Image: Obama
AP
Sen. Barack Obama, D-Ill, talks about economy during a conference call with supporters gathering at an event in Charlotte, N.C., in St. Louis, Mo., Monday, July 7, 2008.
updated 7/8/2008 12:46:48 AM ET 2008-07-08T04:46:48

Barack Obama and John McCain agree on this much: The economy is staggering under the Bush administration, and Americans are hurting. But who's to blame and how best to fix it?

Well, they part ways on that, as they made clear in dueling economic speeches Monday on the issue that has taken center stage in their presidential contest.

Obama said that McCain offers "exactly what George Bush has done for the last eight years."

"The progress we made during the 1990s was quickly reversed by an administration with a single philosophy that is as old as it is misguided: reward not work, not success, but pure wealth," Obama said. Grounded by plane trouble in St. Louis, he phoned his remarks to a gathering in Charlotte, N.C.

McCain has been forced into a more defensive crouch because his party has held the White House while jobs, home values, stock prices and consumer confidence have tumbled.

While calling Obama's plans expensive and unwise on Monday, he tried to distance himself from President Bush where he could.

"This Congress and this administration have failed to meet their responsibilities to manage the government," McCain said in Denver. "Government has grown by 60 percent in the last eight years. That is simply inexcusable."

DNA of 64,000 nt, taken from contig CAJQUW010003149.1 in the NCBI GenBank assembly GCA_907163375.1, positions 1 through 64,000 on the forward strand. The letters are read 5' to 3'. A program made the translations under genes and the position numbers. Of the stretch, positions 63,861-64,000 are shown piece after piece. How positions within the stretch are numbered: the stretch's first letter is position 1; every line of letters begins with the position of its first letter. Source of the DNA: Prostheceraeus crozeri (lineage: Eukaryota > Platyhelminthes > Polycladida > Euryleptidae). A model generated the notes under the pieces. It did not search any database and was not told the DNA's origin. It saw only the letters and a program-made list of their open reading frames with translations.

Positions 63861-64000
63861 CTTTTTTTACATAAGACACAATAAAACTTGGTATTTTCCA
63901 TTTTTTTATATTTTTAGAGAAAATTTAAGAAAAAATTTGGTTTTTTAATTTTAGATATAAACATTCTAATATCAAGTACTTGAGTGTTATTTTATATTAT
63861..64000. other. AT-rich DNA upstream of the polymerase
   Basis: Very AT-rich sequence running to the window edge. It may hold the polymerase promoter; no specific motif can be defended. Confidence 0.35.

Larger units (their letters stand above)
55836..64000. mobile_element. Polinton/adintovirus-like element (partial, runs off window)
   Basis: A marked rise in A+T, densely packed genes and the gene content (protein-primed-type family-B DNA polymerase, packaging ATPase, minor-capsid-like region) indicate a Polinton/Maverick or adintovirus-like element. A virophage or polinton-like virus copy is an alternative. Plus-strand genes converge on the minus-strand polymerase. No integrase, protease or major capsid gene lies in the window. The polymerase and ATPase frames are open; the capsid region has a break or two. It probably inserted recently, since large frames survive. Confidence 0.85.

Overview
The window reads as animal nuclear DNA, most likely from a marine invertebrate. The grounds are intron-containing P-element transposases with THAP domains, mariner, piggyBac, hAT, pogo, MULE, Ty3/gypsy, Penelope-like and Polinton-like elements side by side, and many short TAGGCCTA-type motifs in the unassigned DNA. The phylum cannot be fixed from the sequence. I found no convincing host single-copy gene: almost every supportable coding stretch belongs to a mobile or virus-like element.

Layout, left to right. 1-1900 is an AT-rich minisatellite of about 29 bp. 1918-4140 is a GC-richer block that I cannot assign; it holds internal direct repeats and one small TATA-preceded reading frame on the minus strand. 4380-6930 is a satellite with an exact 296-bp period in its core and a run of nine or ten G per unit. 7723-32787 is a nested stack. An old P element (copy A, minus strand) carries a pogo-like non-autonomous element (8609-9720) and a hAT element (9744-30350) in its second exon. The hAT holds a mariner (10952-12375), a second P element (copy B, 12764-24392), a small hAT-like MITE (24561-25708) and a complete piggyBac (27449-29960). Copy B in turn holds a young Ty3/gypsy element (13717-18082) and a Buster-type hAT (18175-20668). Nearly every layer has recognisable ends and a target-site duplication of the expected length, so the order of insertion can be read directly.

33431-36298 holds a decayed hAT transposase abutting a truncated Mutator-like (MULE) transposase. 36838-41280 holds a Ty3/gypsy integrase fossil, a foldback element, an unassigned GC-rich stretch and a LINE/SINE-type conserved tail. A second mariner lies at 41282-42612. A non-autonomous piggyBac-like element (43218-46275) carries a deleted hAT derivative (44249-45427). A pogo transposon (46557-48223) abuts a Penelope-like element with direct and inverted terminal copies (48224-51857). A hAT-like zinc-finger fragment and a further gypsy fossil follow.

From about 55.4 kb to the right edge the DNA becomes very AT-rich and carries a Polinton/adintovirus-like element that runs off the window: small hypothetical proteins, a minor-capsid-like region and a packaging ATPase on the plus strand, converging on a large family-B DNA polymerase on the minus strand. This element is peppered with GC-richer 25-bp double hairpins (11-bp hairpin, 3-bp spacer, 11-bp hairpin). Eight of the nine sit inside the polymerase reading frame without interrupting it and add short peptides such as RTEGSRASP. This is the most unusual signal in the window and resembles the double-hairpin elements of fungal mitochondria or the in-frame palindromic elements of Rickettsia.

He promised to veto "every single bill with wasteful spending."

McCain has said the economy is not his strong suit, and on Monday he seemed eager to show a deeper understanding of the topic, even as he dismissed experts.

"Some economists don't think much of my gas tax holiday," he said of his plan to temporarily suspend the federal levy on motor fuels. "But the American people like it, and so do small business owners."

Election A to ZObama calls that plan a gimmick that will not lower gasoline prices.

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The Democratic senator favors tax cuts for middle-class workers and tax increases for top earners. He calls for substantial government subsidies for health care, college, retirement and alternative energies.

McCain's tax pledge
McCain pledges to cut taxes for all and raise them on none. Government should shrink, not grow, he told his audience in Denver.

From a political standpoint, Obama's selling job would seem easier. McCain has linked himself in many ways to the struggling administration, including his call to continue Bush's first-term tax cuts, which he initially opposed.

A recent poll by Democracy Corps, which is run by Democratic strategists, suggests that voters are very much up for grabs on economic issues.

Asked to react to descriptions of the candidates' economic plans, 50 percent said their views more closely resembled McCain's goal of cutting taxes for the middle class and for businesses, simplifying the tax code, maintaining free trade and eliminating government waste.